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Topic Tag: Apiculture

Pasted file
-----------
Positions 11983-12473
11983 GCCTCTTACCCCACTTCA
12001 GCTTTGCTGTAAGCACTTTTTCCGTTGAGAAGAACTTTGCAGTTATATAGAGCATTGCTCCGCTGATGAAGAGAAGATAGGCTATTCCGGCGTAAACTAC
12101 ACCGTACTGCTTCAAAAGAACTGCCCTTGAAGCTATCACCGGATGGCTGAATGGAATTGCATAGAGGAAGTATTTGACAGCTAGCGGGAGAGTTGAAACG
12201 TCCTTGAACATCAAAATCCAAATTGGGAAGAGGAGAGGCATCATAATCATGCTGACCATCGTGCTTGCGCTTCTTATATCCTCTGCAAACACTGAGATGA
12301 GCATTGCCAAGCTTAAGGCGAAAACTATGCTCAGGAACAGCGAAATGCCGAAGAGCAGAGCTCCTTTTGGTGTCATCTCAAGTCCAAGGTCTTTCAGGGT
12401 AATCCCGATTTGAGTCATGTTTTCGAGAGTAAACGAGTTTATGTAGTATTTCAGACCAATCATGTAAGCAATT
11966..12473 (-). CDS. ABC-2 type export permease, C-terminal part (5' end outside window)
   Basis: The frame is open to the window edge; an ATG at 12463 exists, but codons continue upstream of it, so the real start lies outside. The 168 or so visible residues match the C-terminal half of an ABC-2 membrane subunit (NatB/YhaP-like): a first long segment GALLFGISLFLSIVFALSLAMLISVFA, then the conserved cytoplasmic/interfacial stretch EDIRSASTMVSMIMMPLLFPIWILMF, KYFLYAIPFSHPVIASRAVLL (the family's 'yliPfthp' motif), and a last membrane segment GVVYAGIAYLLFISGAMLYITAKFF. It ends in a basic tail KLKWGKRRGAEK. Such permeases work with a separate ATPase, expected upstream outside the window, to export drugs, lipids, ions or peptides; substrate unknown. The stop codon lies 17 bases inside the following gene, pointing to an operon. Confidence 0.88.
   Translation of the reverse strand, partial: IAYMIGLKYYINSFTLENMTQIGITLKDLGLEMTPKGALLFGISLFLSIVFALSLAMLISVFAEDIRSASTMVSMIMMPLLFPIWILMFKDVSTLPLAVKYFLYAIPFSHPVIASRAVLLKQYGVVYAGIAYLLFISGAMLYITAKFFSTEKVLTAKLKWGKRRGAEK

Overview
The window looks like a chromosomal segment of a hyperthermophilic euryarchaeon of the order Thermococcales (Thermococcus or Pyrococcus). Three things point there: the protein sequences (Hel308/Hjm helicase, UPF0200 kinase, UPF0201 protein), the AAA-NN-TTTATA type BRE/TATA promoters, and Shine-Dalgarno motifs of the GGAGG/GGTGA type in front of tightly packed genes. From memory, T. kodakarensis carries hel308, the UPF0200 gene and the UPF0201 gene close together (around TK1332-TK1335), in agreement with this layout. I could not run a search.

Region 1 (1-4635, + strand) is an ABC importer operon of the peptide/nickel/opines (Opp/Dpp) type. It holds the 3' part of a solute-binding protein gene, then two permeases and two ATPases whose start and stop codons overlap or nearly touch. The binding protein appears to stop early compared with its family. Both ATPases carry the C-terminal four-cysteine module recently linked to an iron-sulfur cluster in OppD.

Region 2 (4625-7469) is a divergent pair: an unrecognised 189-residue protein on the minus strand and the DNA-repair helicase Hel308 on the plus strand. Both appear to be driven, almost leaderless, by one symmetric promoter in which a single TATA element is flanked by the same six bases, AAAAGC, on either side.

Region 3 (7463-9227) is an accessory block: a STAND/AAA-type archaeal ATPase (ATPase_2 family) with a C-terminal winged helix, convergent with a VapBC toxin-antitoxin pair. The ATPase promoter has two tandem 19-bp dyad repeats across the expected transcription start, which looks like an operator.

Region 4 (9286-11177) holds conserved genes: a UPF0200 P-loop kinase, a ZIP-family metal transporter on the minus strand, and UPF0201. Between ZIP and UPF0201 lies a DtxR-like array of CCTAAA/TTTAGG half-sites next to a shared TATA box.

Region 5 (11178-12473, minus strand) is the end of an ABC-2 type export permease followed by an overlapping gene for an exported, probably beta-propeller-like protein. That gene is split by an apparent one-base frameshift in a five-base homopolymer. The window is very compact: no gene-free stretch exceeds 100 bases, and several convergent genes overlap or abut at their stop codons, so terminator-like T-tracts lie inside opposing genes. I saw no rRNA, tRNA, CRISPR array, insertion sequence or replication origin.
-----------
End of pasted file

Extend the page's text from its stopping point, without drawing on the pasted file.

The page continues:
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Bees,   I've decided to take up beekeeping this summer. Signed up for a practical course in organic beekeeping and dived right into the study of small scale beekeeping.   At first I thought I knew a thing or two about bees, flowers, honey and.. that's it right? Well it quickly became apparent to me that the life of bees and bee colonies isn't that straight forward at all. So if I want to learn how to be a decent beekeeper I'd would have to study to know what these little insects do in their daily business and need in order to thrive. Something or someone has to pollinate the flowers of the fruits 'n veggies and of course supply us with fresh organic honey while leaving plenty for the bee colony to survive throughout the cold winter months.   Next to the course given by two veteran organic beekeepers, I've started to consume as much information I could on the ever mighty internet about the behavior and biology of bees. Learning about their evolution, biology, behavior, habits, environments, communications, diseases, parasites etc. Quickly it became apparent that bees are in a lot of trouble nowadays with viruses spreading uninhibited between colonies. Mainly through a parasite called "Varroa Destructor". A small beebloodsucking mite originally from southeast Asia but spread worldwide since the 90's. This mite is one of the main vector for many bee diseases and viruses finishing off colonies all over the world. The other main vector for the spread of bee death is of course the ignorant, unconscious beekeeper. So it is quite easy to do beekeeping wrong and take down not only my own colony of bees, but also those of the other beekeepers around me. By the spread of viruses and parasites through sick bees that visit other beehives. So a beekeeper in the 21st century should do the necessary homework to be as informed and conscious possible of his/her colony ;)   Thanks to heaps of lectures from remarkable beekeepers like Tom Seeley and Randy Oliver I've become quite confident that I know what to look for during a hive inspection and how to intervene when things go south in the bee colony. Also thanks to the course given by the two beekeepers I'm learning how to "not piss off the bees and get stung to death" during hive inspections ;) ,how to handle a bee colony and even how to catch a swarm and propagate a second colony from that swarm. So I've decided to get my hands dirty this summer and start keeping my own bee colony.   Step one! Beehive   Not just any beehive. My beehive. As a woodworker I decided to design and build my own. Learning what rules and measurements to apply from other hives and mix up different ideas and designs into my own bee colony heaven. (bees don't care though, for all they're concerned they're still living inside a hollow tree. The beekeeper is just an occasional invader). Bees have no concept of a beehive and they'll start building comb in any cavity which is high and dry. So behold below the pictures of the end result of my beehive build.   It's based on an "einraumbeute" or "golden hive" with some adjustments when it comes to ventilation and temperature differences between the inside and outside of the box itself. The average temperature of a bee colony is 35C /95F even during cluster hibernation in the winter (not bad for a cold blooded insect) So a common problem in other beehives is condensation buildup due to the thin walls and eventually soaking the bees in their own exhaled moisture. Thats why I gave the outside of the beehive another layer of wood like we do on a lot of building facades which act as a wind/heat break and allows for moisture to flow out.   The next step will be obtaining a Swarm or Colony and introduce them to the beehive! In this thread I'll post progress and pictures as I learn along and hopefully I'll get my first colony through the next winter!
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